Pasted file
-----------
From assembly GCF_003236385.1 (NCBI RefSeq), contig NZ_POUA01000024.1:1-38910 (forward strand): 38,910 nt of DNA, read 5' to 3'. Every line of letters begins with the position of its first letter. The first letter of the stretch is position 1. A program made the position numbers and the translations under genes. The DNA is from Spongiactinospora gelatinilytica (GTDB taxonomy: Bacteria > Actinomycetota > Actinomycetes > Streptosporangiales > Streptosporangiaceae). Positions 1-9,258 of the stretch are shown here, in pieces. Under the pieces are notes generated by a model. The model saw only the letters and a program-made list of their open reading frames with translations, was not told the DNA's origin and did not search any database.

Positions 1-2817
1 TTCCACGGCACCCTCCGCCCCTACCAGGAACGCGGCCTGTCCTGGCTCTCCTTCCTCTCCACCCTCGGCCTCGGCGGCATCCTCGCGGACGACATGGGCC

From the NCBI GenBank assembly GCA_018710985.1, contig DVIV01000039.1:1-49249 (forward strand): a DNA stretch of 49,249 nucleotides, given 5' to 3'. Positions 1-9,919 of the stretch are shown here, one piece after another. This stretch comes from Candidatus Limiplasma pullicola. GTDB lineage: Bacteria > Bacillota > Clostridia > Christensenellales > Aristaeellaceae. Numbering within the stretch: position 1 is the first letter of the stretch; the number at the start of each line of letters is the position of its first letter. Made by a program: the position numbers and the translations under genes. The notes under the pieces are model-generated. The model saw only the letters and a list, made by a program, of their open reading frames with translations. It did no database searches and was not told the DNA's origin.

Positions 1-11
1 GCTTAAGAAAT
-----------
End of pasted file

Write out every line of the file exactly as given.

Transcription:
From assembly GCF_003236385.1 (NCBI RefSeq), contig NZ_POUA01000024.1:1-38910 (forward strand): 38,910 nt of DNA, read 5' to 3'. Every line of letters begins with the position of its first letter. The first letter of the stretch is position 1. A program made the position numbers and the translations under genes. The DNA is from Spongiactinospora gelatinilytica (GTDB taxonomy: Bacteria > Actinomycetota > Actinomycetes > Streptosporangiales > Streptosporangiaceae). Positions 1-9,258 of the stretch are shown here, in pieces. Under the pieces are notes generated by a model. The model saw only the letters and a program-made list of their open reading frames with translations, was not told the DNA's origin and did not search any database.

Positions 1-2817
1 TTCCACGGCACCCTCCGCCCCTACCAGGAACGCGGCCTGTCCTGGCTCTCCTTCCTCTCCACCCTCGGCCTCGGCGGCATCCTCGCGGACGACATGGGCC

From the NCBI GenBank assembly GCA_018710985.1, contig DVIV01000039.1:1-49249 (forward strand): a DNA stretch of 49,249 nucleotides, given 5' to 3'. Positions 1-9,919 of the stretch are shown here, one piece after another. This stretch comes from Candidatus Limiplasma pullicola. GTDB lineage: Bacteria > Bacillota > Clostridia > Christensenellales > Aristaeellaceae. Numbering within the stretch: position 1 is the first letter of the stretch; the number at the start of each line of letters is the position of its first letter. Made by a program: the position numbers and the translations under genes. The notes under the pieces are model-generated. The model saw only the letters and a list, made by a program, of their open reading frames with translations. It did no database searches and was not told the DNA's origin.

Positions 1-11
1 GCTTAAGAAAT